A Sony Patent Could Bring Next-gen Fresnel Lenses to PSVR 2

A Sony Patent Could Bring Next-gen Fresnel Lenses to PSVR 2

We learned last week that PSVR 2 will use Fresnel lenses, which have a range of advantages over traditional lenses, but also come with a big downside: god rays. However, Sony may have a trick up its sleeve that could give the headset’s Fresnel lenses a big advantage over the competition.

As we explained last week with the revelation about PSVR 2’s lenses, every major consumer VR headset on the market has moved to Fresnel lenses, but they unfortunately come with one major downside and that is ‘god rays’. This is a visual artifact that’s especially prominent with high-contrast elements (like white text on a black background) which appears to show streaks of light radiating outward from the center of the lens. This is a lens-dependent issue; no matter how much resolution you pack into the display or what kind of display you’re using, the image will always be negatively impacted by god rays.

A comparison between a Fresnel lens (1) and a traditional lens (2). The Fresnel lens has the same overall curvature but in a more compact package.

The industry at large has leaned into Fresnel lenses seemingly because they offer greater flexibility for optical designs that are light and compact. High-end optical systems (like the lens of a DSLR) often stack multiple lens elements in a row to achieve the desired optical characteristics, but this has been largely avoided for VR headsets due to the additional cost, complexity, and size that can come with multi-element optics.

Are we forever doomed to suffer god rays in VR headsets with Fresnel lenses? Maybe not. And PlayStation 2 might be the first headset to truly address the problem.

A patent granted to Sony in 2020 proposes a “method of manufacturing the Fresnel lens which can suppress [god rays] […].”

The patent describes adding a “light absorbing portion” to the surfaces of the Fresnel lens that don’t actually contribute to the overall shape of the lens (the back-side of the ridges). This would, in theory, reduce god rays by preventing light from being scattered by those parts of the lens. The patent shows several arrangements for the light absorbing portion, both on the surface of the lens and embedded within it.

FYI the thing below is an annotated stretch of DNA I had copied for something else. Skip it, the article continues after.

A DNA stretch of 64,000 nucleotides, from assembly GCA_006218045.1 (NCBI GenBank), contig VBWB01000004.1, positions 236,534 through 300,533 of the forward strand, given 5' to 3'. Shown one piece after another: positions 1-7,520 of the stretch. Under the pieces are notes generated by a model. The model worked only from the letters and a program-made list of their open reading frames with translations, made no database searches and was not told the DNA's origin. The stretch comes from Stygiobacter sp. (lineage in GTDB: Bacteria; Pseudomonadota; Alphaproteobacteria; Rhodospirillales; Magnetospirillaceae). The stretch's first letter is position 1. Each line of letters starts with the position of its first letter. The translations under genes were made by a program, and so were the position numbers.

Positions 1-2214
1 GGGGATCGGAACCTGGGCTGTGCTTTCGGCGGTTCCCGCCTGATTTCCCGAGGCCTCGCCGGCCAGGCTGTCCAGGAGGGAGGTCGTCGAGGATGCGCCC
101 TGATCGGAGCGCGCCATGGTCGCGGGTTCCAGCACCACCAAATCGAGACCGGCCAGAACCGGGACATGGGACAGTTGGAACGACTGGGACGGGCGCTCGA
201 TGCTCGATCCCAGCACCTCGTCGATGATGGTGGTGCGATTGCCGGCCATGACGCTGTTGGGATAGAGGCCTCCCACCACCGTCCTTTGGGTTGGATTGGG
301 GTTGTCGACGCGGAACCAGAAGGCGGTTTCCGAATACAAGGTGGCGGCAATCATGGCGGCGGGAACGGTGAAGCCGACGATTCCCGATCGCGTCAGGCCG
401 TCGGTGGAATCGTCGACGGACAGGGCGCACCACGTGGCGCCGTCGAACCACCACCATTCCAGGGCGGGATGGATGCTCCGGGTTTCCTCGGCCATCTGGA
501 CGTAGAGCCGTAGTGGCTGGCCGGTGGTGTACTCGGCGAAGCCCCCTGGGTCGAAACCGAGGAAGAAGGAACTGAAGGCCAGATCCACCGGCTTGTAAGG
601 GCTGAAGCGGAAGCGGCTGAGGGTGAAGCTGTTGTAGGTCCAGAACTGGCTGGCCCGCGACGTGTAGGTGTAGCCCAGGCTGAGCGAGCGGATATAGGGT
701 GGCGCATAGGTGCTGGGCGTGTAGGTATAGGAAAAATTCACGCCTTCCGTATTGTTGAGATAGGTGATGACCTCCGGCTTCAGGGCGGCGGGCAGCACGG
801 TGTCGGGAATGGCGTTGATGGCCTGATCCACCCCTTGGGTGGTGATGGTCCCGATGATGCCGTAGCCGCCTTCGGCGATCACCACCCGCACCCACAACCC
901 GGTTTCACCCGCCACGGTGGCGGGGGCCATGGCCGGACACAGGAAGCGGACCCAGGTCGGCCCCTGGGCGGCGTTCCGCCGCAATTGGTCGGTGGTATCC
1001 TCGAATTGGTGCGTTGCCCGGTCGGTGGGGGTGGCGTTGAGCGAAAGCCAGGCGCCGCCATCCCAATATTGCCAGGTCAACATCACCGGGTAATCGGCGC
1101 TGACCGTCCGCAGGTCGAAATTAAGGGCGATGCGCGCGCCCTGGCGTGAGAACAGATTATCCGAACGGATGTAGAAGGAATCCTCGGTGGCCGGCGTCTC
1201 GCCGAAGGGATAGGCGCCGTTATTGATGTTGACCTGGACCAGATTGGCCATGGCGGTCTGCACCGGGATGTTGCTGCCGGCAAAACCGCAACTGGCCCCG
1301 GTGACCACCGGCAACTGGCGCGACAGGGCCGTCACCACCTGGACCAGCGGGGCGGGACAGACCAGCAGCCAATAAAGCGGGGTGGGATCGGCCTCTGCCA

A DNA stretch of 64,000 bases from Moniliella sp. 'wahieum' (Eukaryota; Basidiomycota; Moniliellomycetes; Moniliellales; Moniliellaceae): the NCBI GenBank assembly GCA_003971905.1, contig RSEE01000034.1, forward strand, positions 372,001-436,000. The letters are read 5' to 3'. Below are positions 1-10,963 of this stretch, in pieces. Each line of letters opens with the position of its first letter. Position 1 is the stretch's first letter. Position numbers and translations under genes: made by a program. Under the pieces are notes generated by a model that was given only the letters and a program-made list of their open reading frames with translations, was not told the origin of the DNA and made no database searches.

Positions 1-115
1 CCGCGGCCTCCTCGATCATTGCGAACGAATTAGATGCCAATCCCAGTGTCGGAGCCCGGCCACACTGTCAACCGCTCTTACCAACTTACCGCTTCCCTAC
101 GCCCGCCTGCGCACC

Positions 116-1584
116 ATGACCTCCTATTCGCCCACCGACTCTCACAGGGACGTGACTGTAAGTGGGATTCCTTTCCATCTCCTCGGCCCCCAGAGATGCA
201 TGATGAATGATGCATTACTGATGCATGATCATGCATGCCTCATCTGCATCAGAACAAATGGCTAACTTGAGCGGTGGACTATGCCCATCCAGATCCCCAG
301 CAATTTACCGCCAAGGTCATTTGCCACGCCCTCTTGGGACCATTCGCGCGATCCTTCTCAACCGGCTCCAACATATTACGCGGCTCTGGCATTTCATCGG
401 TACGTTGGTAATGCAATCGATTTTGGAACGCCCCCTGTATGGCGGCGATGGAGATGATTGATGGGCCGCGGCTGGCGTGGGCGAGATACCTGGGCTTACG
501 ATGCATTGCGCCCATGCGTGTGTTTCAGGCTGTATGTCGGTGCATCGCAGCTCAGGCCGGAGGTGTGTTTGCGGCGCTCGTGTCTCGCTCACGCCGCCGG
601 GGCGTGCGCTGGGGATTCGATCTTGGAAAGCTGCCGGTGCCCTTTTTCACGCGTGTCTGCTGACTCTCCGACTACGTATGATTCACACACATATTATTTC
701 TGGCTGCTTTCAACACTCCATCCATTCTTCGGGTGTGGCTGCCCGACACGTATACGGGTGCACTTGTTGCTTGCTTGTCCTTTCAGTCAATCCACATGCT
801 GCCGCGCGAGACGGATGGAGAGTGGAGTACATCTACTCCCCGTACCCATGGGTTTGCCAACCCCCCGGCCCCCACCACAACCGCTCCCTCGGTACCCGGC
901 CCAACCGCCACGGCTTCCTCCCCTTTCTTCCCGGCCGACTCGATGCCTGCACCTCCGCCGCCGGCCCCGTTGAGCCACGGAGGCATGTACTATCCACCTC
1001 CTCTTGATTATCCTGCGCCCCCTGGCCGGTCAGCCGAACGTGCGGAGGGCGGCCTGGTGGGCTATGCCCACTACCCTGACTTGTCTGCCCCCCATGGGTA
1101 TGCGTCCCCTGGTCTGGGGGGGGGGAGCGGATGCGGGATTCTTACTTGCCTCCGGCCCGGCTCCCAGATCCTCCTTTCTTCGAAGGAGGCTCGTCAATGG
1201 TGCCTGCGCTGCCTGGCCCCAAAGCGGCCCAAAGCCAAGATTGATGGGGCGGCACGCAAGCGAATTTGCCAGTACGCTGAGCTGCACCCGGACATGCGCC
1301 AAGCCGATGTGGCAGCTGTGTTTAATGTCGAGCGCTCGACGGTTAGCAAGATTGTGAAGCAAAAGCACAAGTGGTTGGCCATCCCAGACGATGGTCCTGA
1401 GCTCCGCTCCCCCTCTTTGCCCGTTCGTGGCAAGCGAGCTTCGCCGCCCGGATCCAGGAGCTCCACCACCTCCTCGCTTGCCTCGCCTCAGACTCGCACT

If you’ve ever seen a Fresnel lens in a modern VR headset then you know how tiny the ridges of the lens can be. Placing a light absorbing material only on those parts of the lens that are undesirably would understandably be difficult.

HP’s Reverb G2 headset; zoom way in to spot the tiny Fresnel ridges in the lens | Photo by Road to VR

Sony’s patent proposes several different methods for manufacturing such a lens. One of which involves applying a ‘mask’ (which blocks light) over the entire lens surface, and then, using some kind of exposure technique, removing only portion where light is desired to pass through.

Another method proposes starting with the light absorbing material already shaped and then forming the lens around it so that the ridges align just right with the light absorbing structure.

It’s an interesting idea and, to our knowledge, not one that’s been employed in a VR headset yet.

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As ever, big companies like Sony file lots of patents and many of them never become products. There’s no telling whether the methods described are even practical for mass manufacturing. So it’s tough to say if this might end up in PSVR 2, but the option is on the table.

At a minimum we at least know that Sony filed the patent with VR headsets in mind. While this patent could easily apply to the company’s many other optics-related business interests—they make their own high-end cameras and lenses, after all— this patent was specifically filed by Sony Interactive Entertainment, the division of the company responsible for PlayStation. What’s more, the patent specifically mentions using two Fresnel lenses in front of a display for use in a “head mounted display.”

It’s unlikely that we’ll get any more details on PSVR 2’s lenses before the company reveals the final design, which is expected sometime this year.

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